We were only five people on set and shooting guerrilla style. Months later, in the later stages of editing, I brought in my cousin from Brazil, Saulo Baumgartner Mosna, to compose the music for us.
The biggest challenge was adapting the story that was sent to us by Alejandro, which was a great story with a lot of heart, but also not written in a standard script format. It was a story written in Word, which required a lot of changes if we wanted to have any hopes of executing it as a film. The original story involved a higher budget, at least three or four days of shooting, and more time of pre-production. So with nine days until the shooting date, Caroline and I were re-writing the story and adapting it into our ‘one day’ schedule.
One day of shooting seems like a lot to handle. Can you tell me how you were able to pull off a one day shoot?
RA: We got a crew of reliable people who are in it for the art rather than money, and that’s why we were able to shoot for some 16 hours. It was definitely exhausting, but when you have people like that, you know are going to see it through to the end. When Carolyn and I were writing the script I was careful with how I was shaping the scenes. Like I said, the original story was quite different — more places, different style — so I tried to make it logistically viable, so that we could travel quickly between locations.
What did you see in Caroline that made her a perfect fit for the role of Sol?
RA: Caroline is a great actress, seasoned, reliable and she really fit the role, because just like her character Sol, Caroline is also an immigrant who is struggling to make a living here in NYC. Except maybe for the ‘killing’ visions and day dreaming, Sol and Caroline are quite similar. But the fact was that Caroline reached me with the story first. Knowing her for her professionalism and talent, I had no doubts that we could make this project work.
Caroline, can you tell us a little bit about Sol and who she is as a character?
CR: Sol is a struggling actress that has been living in NY for three years. She wants to sustain the image of a successful life, but deep down she is not completely proud of all her choices. The truth comes to surface when her best friend from Argentina comes to visit her.
Would you two say your NYFA experience was useful in terms of being prepared for this film?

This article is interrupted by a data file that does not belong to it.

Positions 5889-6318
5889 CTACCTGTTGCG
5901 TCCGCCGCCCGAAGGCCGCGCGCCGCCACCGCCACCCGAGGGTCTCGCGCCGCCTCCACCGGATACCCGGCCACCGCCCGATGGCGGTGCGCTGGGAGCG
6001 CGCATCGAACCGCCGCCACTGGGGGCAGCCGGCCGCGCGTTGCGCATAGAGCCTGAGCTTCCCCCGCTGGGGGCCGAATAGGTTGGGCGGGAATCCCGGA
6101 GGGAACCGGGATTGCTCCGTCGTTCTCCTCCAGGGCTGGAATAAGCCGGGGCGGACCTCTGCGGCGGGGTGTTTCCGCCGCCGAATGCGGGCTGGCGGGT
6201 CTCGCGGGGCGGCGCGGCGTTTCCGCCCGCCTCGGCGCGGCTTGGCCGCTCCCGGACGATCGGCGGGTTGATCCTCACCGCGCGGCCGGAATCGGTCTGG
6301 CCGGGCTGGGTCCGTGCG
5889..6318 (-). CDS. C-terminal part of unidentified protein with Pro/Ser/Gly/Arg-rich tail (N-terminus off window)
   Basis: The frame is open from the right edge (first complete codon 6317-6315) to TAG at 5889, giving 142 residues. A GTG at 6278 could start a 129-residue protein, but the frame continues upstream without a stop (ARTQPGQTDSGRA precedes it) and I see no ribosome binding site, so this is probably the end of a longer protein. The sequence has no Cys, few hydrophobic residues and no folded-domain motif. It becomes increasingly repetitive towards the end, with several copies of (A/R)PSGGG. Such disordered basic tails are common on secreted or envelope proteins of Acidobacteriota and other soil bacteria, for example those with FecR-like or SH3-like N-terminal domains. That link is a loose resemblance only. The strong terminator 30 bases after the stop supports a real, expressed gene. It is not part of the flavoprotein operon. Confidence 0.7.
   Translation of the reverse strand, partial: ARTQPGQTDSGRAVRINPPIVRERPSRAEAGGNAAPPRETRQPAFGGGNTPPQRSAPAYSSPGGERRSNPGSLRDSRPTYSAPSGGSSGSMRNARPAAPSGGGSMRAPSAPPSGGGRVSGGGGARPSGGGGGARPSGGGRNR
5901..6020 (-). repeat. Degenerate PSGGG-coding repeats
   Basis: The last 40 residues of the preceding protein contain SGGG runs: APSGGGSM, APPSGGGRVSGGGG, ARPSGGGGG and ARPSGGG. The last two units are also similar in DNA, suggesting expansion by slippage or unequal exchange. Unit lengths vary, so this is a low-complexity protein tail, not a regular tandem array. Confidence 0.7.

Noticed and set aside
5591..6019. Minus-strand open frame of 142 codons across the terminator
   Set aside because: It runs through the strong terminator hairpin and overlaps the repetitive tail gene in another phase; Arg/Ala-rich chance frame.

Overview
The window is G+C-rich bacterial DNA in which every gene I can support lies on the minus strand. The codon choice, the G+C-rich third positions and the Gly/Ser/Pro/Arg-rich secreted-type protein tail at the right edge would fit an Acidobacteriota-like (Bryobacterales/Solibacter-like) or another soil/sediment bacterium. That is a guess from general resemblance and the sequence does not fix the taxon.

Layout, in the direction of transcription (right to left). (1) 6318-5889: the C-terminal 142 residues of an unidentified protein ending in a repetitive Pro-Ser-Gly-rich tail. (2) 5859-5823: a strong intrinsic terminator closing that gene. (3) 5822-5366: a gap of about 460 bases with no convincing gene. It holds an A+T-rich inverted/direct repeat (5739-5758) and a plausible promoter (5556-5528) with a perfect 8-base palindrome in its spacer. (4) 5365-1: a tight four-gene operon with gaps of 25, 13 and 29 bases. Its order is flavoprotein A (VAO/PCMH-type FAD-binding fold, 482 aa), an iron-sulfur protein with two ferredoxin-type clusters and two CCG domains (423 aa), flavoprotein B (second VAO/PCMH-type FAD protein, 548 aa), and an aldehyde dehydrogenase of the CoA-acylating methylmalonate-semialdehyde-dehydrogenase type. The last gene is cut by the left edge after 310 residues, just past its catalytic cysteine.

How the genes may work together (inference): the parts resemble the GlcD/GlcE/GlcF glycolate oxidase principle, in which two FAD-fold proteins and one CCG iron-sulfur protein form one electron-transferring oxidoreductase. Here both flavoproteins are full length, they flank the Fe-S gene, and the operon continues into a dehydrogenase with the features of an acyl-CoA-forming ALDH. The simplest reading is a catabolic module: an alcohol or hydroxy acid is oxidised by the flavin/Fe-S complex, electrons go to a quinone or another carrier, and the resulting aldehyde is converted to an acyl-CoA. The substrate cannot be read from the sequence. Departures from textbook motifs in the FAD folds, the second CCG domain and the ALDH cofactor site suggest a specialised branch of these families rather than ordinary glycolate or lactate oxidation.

CR: I was truly blessed to have a great group at NYFA. From my colleagues that had so much potential — not even mentioning the unforgettable time we had together — but also our teachers were excellent and always open to work as well. NYFA prepared me not only to shift my theatre acting experience into film format and understand the professional filmmaking process, but essentially to understand acting as a business and how the film industry works in the US.
RA: NYFA played an absolutely fundamental role in my career as a filmmaker. I had no previous background in film before — coming from advertising and marketing — so everything I learned was at NYFA. I did the One-Year Filmmaking Conservatory, which was very intense and an incredible learning experience. Kudos to my directing instructor Paul Warner; he was my main source of inspiration and I follow his teachings blindingly. I definitely learned a lot from him. NYFA cultivated my passion for the art and set me on track for a career that I can no longer live without. NYFA’s program is complete. I graduated the school feeling confident about my talent and what I could accomplish in the future.
Tell us what’s next for the two of you.
CR: I have a few jobs lined up. I might be traveling around the country for that. One of them is a virtual reality film. I can’t wait for the experience of shooting in 360. And for certain the feature of “Felices Acá en New York.”
RA: I am shooting two new short films in May – June, 2017. One is a comedy that pays tribute to NYC as a romantic and also productive environment. The other one is a drama about loss and grief that criticizes America’s support program to veterans of war. Besides that, I also work as 1st Assistant Director, so I am involved in a sci-fi short film to be shot in September, 2017. I am also constantly writing. I have six scripts in the works that are dialogue pieces primarily made for the stage and that I also intend to turn into films.